The same is true of auteurism: you are only as much of a creative genius as your last game was a critical and commercial success. If your game fails, you can go from a genius with exacting standard to an out-of-touch, high-maintenance, pretentious artíst just as fast as Polygon or Destructoid can post an exposé about it. As much as this industry - professionals, journalists, and fans alike - loves and adores its heroes, it loves schadenfreude even more. We revel in the bloodshed of a fall from grace like Lisa Bonet in Angelheart. If you're the creative figurehead for a project, you are also the avatar of its failures. Nobody takes any of the claims Molyneux makes about his upcoming games seriously anymore. Denis Dyack has become a pariah.

The time wasted by decision bottlenecks is expensive. The opportunity costs begin to skyrocket.* Pair that with the reputation for exacting standards and scrapping/replacing existing content that is common for auteurs, and it's not a surprise that many of them regularly take 4 or 5 years between games. That magnitude of sunk cost is hard to recover. Making games is already a high-risk business, and indulging such a large need for creative control is gambling the fortunes of the publisher, studio, and employees on the convictions of one person.

That cost carries disastrous consequences when auteur projects fail. To reiterate my previous statement, as a studio head, manager, or lead you have a responsibility to the people who invest in your project. If you don't deliver on that responsibility, your creative prowess will only carry you so far. Silicon Knights is gone. Junction Point Studios is gone.

Putting aside the damage done to the reputations of people like Dyack and Specter, their teams were negatively impacted as well. Employees bear their own opportunity costs. They forwent other employment opportunities that might have provided more stability. The employment options they might have after a studio closure may not be as profitable as those they turned down to work at that studio in the first place. And to reiterate my previous statement again, as a studio-head, manager, or lead you have a responsibility to avoid disrupting your team's lives and those of their families. Your vision is important, certainly. But is it MORE important than someone's family?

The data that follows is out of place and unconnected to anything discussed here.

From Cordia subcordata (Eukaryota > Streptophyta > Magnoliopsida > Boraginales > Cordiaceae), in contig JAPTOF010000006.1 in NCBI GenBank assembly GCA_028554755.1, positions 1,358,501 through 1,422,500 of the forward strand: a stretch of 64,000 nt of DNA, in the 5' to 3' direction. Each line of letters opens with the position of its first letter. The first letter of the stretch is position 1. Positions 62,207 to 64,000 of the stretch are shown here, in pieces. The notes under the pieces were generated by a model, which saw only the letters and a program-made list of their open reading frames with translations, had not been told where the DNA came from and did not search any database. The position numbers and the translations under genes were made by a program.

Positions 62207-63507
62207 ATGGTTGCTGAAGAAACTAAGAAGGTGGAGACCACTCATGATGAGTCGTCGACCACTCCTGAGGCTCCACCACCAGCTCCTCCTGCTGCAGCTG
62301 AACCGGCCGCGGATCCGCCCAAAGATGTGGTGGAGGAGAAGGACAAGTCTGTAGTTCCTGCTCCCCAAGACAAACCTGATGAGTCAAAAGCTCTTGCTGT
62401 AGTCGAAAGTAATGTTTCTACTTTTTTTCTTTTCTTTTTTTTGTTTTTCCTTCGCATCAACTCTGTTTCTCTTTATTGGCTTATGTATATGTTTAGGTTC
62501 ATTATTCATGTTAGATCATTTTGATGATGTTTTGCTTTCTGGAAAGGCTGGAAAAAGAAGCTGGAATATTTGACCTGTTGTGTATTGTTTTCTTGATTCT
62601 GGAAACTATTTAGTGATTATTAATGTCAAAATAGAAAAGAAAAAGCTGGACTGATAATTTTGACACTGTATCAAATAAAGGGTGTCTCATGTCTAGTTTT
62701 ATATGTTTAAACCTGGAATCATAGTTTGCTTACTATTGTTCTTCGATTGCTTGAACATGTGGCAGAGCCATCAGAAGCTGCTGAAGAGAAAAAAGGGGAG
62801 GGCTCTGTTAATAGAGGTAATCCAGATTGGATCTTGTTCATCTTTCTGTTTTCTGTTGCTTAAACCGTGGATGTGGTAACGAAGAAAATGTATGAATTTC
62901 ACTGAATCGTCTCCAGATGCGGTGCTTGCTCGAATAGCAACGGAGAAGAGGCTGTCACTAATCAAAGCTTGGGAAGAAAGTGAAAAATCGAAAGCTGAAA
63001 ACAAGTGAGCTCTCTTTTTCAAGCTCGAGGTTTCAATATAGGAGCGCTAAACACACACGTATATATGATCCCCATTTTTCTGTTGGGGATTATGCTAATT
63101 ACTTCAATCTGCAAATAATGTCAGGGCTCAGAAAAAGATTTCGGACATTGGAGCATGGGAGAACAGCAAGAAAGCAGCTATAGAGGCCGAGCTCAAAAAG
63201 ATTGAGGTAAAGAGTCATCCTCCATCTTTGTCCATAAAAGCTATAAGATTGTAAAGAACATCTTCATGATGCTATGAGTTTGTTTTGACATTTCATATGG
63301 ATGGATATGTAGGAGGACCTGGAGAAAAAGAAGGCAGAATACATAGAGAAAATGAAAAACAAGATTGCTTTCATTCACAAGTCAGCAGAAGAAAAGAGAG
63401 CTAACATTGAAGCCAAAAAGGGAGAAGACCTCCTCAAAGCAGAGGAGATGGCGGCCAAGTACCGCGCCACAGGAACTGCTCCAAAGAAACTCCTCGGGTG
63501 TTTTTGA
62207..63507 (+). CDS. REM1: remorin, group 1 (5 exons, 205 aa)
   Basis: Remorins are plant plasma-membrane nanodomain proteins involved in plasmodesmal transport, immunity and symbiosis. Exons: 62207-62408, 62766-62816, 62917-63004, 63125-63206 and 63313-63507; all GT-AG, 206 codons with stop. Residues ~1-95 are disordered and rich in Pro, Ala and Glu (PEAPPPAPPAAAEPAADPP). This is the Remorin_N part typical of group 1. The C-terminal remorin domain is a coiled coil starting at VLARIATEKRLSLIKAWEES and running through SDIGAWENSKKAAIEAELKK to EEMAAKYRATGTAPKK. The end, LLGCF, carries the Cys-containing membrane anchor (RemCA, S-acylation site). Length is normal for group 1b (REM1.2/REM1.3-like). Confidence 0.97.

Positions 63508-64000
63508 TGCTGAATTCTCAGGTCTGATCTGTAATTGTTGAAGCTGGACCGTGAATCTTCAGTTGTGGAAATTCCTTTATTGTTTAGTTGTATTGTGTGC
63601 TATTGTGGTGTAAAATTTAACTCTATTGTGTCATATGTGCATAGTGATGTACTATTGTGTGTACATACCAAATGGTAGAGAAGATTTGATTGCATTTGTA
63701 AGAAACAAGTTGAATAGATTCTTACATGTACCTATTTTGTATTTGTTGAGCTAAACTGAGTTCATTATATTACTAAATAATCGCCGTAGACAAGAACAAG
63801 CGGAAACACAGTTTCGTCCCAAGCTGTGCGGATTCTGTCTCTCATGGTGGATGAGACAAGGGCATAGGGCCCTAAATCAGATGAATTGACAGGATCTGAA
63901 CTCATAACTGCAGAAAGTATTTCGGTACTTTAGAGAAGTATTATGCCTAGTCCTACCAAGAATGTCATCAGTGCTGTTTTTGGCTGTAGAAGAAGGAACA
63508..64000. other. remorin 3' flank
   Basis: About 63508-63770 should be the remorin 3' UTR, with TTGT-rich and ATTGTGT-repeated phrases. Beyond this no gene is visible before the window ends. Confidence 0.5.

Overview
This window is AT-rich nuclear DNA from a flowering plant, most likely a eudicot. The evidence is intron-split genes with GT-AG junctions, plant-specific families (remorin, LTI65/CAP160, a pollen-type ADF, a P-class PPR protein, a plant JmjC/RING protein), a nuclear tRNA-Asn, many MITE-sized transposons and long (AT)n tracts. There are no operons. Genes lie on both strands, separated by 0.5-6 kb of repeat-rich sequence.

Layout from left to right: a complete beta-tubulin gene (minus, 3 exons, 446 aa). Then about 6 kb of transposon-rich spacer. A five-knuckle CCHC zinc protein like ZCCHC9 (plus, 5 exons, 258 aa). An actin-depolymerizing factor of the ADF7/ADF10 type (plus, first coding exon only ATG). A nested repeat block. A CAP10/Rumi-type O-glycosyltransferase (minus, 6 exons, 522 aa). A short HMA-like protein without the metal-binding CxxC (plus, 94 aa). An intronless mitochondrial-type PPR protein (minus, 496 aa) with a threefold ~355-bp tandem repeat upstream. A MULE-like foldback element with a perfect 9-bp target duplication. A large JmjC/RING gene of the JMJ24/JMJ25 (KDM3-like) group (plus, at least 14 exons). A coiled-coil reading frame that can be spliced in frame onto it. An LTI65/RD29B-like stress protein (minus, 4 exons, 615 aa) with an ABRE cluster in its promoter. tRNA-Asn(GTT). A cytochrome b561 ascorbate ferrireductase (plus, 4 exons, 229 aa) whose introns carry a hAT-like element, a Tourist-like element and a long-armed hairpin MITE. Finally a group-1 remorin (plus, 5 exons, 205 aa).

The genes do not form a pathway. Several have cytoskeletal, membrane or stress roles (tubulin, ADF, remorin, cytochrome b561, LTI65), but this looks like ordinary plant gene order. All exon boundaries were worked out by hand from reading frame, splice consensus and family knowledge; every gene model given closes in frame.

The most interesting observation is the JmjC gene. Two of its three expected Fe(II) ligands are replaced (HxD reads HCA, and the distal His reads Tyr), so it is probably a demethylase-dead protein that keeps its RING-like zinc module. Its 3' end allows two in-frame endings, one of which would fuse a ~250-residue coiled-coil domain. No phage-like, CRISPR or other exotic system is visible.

Business is business. Some amount of failure is inevitable. Every employee in every company bears risk. But, if you want to be an auteur, keep the economic costs you incur in mind. The career you impact might not be your own.

Justin is a video game producer, consultant, and earned his MBA from Northwestern University's Kellogg School of Management. He is currently laying the groundwork to start his own studio. His mission is to leverage my degree to improve the day to day experience of making games through better processes. He write about that at his full blog here: http://breakingthewheel.com

Follow him on Twitter: @justin__fischer (two underscores!)

His LinkedIn profile can be found here


*An opportunity cost is defined as the return available from the best alternative use of your resources. This is the key difference between accounting profit and economic profit. Your accounting profit is your cash-in minus your cash-out. Your economic profit is your accounting profit minus your opportunity cost/s. For example, a venture capitalist can invest in you or in a bond that yields a 10% return. If she invests in you, and you provide a 7% return, you have destroyed value for her even though you turned a profit: she would have made more money with the bond.

In the auteur example above, if your resources are employees who are sitting around waiting for you to give them feedback, the best alternative use for those resources would be to have them actively produce code/content/etc. Wether the value destroyed by inefficient use of resources is offset by the value created by a potentially superior product that sells better is probably too abstract a question to answer definitively. The important takeaway is that it's not just accounting profit that you should worry about.